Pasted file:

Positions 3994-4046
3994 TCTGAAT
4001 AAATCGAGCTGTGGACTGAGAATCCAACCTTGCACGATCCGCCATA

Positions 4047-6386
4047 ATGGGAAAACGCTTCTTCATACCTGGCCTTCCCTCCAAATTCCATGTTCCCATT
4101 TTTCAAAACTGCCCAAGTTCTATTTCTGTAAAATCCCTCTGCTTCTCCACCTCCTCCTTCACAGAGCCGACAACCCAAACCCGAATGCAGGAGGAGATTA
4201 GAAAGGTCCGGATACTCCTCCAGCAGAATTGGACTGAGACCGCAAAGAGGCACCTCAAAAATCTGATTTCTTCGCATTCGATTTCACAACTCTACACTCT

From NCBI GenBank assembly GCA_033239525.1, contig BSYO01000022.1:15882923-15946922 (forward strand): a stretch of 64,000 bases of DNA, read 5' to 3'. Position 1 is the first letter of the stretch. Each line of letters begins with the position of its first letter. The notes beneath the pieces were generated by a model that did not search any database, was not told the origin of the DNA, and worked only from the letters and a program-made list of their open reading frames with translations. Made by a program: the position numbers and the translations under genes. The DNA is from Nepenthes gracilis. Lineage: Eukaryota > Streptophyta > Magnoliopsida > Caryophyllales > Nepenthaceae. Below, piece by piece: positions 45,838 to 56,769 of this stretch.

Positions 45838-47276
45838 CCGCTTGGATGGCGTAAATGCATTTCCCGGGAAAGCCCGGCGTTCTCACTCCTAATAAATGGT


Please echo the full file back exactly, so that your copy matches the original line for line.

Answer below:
Positions 3994-4046
3994 TCTGAAT
4001 AAATCGAGCTGTGGACTGAGAATCCAACCTTGCACGATCCGCCATA

Positions 4047-6386
4047 ATGGGAAAACGCTTCTTCATACCTGGCCTTCCCTCCAAATTCCATGTTCCCATT
4101 TTTCAAAACTGCCCAAGTTCTATTTCTGTAAAATCCCTCTGCTTCTCCACCTCCTCCTTCACAGAGCCGACAACCCAAACCCGAATGCAGGAGGAGATTA
4201 GAAAGGTCCGGATACTCCTCCAGCAGAATTGGACTGAGACCGCAAAGAGGCACCTCAAAAATCTGATTTCTTCGCATTCGATTTCACAACTCTACACTCT

From NCBI GenBank assembly GCA_033239525.1, contig BSYO01000022.1:15882923-15946922 (forward strand): a stretch of 64,000 bases of DNA, read 5' to 3'. Position 1 is the first letter of the stretch. Each line of letters begins with the position of its first letter. The notes beneath the pieces were generated by a model that did not search any database, was not told the origin of the DNA, and worked only from the letters and a program-made list of their open reading frames with translations. Made by a program: the position numbers and the translations under genes. The DNA is from Nepenthes gracilis. Lineage: Eukaryota > Streptophyta > Magnoliopsida > Caryophyllales > Nepenthaceae. Below, piece by piece: positions 45,838 to 56,769 of this stretch.

Positions 45838-47276
45838 CCGCTTGGATGGCGTAAATGCATTTCCCGGGAAAGCCCGGCGTTCTCACTCCTAATAAATGGT